Z. Zhengquan1, 2*, B. Walles3, T. Ysebeart1, 3, T. J. Bouma1,2
1 NIOZ Royal Netherlands Institute for Sea Research, Department of Estuarine and Delta Systems, Utrecht University, Yerseke, The Netherlands; 2 Faculty of Geosciences, Department of Physical Geography, Utrecht University, the Netherlands; 3 Wageningen Marine Research, Wageningen University and Research, PO Box 77, 4400 AB, Yerseke, the Netherlands
Extreme weather events are increasing in intensity, duration, and frequency and threatening tidal flat ecosystems due to global climate change. Benthic macrofauna take essential roles in biogeomorphic feedback as ecosystem engineers, while they are prone to extreme environmental fluctuations in alternating flooding and drying tidal regimes. Moreover, modern globalization has accelerated the invasion of introduced species, which compete with native species for natural resources. Therefore, studying how benthic macrofauna respond to extreme weather events may convey an essential message on short-term erosion-deposition equilibrium and the long-term development of tidal flat ecosystems.
A mesocosm system was customized in the lab to mimic the heatwaves with contrasting magnitudes and durations on tidal flats. Simulated heatwaves were imposed on the model bioturbator species Cerastoderma edule living in different micro-topographies and sediment types, to study the response of bioturbation activities under thermal stress. Moreover, the effects of compound extreme weather events on species shift were studied by imposing different salinity settings and heatwave profiles on the native C. edule and an introduced bivalve Ruditapes philippinarum. Besides individual-level response, an in-situ experiment was applied to study the effects of repeated storm events on benthic community structure, using a raking treatment to mimic storm-induced sediment disturbance.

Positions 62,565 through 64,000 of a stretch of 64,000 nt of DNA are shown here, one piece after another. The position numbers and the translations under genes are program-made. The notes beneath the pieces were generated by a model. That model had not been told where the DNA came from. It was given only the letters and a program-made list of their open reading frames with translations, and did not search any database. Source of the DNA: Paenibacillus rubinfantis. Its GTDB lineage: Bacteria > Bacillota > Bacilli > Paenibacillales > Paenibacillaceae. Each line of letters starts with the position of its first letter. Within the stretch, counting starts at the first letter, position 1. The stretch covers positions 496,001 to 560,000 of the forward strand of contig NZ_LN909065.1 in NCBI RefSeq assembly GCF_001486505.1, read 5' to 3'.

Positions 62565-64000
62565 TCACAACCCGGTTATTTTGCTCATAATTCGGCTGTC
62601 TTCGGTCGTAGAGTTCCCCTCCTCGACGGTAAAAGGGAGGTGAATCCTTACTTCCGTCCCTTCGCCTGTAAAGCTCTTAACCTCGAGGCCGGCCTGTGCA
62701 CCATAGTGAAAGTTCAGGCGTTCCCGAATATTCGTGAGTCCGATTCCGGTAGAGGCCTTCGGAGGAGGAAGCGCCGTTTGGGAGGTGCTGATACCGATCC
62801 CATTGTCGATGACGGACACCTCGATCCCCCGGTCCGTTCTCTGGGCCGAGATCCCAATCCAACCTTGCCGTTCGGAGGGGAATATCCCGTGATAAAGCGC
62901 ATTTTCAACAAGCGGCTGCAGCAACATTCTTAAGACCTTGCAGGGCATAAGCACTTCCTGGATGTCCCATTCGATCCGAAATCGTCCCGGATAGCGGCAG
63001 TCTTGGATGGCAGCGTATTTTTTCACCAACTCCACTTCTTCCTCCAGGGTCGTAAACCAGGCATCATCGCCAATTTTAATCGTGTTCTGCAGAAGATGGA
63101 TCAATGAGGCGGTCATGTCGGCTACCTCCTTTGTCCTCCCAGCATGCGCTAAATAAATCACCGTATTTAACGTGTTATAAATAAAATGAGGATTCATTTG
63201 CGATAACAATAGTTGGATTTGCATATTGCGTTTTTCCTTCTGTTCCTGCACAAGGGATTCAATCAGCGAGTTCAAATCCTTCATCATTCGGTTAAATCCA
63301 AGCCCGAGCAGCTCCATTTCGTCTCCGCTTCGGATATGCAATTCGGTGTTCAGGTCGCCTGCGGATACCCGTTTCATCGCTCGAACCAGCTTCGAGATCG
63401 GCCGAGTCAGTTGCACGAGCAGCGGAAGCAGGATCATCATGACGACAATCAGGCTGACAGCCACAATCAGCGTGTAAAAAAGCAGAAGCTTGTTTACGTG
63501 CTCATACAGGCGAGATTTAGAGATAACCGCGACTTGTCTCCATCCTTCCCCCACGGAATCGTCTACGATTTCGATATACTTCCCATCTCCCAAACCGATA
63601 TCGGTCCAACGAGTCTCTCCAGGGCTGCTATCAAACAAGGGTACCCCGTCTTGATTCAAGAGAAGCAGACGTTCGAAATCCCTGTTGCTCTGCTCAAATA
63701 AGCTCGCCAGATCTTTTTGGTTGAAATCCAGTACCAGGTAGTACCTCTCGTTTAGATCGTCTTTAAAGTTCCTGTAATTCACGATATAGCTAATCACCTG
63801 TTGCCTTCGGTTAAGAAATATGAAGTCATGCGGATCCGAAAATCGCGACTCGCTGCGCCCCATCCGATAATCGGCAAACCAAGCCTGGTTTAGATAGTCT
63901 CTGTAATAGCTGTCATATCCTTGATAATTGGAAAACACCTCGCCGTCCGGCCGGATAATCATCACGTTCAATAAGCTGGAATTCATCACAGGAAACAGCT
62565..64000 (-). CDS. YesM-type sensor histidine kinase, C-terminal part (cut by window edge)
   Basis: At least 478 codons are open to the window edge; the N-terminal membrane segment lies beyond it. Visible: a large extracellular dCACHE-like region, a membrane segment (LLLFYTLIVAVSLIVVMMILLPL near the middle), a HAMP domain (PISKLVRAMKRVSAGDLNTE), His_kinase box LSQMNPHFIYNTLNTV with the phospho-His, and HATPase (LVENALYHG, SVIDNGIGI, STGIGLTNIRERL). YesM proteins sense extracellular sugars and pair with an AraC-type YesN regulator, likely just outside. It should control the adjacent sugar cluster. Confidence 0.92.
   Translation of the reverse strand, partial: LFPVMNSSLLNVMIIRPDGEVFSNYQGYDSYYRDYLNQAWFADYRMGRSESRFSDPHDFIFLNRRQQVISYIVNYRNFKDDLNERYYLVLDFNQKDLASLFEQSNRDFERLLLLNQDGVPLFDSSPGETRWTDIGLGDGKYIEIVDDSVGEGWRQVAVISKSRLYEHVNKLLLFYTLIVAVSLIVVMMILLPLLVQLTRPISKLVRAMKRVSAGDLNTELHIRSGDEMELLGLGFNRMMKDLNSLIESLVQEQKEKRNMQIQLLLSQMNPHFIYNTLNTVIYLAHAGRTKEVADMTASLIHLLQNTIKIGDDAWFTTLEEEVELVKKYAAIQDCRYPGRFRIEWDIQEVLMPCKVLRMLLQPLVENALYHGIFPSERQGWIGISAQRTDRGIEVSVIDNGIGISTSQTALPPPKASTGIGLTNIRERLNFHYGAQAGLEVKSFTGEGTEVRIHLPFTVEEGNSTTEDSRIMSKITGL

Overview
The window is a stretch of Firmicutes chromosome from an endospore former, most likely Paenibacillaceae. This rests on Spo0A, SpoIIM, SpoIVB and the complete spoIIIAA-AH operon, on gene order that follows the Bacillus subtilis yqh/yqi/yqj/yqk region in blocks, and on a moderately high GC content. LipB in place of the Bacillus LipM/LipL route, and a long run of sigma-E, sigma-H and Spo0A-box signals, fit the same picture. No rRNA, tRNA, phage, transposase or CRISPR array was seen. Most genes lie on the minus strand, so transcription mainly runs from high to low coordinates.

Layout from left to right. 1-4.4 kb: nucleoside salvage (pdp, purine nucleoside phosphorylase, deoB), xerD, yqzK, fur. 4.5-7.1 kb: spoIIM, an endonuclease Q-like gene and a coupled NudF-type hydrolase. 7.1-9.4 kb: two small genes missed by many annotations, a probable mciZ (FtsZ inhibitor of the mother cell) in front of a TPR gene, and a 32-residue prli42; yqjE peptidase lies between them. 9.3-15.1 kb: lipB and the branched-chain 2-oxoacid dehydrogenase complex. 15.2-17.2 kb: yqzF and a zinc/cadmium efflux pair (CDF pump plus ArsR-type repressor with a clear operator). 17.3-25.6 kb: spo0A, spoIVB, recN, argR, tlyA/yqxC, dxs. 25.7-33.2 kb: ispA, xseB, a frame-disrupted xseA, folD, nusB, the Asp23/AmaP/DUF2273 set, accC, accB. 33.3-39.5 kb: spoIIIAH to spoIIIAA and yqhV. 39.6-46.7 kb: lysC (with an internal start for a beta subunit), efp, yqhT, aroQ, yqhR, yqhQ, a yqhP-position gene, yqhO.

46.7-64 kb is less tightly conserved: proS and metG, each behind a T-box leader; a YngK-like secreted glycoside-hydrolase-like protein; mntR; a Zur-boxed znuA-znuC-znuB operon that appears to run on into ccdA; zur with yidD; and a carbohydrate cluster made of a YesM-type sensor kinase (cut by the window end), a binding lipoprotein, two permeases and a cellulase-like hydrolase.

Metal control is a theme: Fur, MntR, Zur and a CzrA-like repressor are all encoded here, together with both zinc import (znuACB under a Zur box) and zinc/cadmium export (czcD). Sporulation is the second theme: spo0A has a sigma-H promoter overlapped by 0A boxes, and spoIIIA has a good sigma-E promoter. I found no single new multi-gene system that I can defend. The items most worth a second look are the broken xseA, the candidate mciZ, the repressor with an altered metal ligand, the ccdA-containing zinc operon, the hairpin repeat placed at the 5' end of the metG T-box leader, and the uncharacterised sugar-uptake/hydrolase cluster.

Macrobenthos' response on the individual level is categorized into the "fight, flight, or freeze" framework. Bioturbators increase metabolic rates to "fight" against the thermal stress and maintain optimal physiological conditions; they burrowed deeper during low tide to escape from ("flight") the thermal stress, thereby causing more sediment mixings; they reduce activity and metabolism ("freeze") to maintain basic physiological functions under acute extreme stress or long-term intermediate stress. On the community level, internal environmental stress can select species with specific biological traits, while species with unfitting traits decrease in abundance. Moreover, compound extreme weather events may create "disturbance-driven invasion windows" that benefit the introduced species to overtake native species.
Figure 1: An illusion of the fight, flight, or freeze response (a) and the filtering effects of internal environmental stress on species' biological traits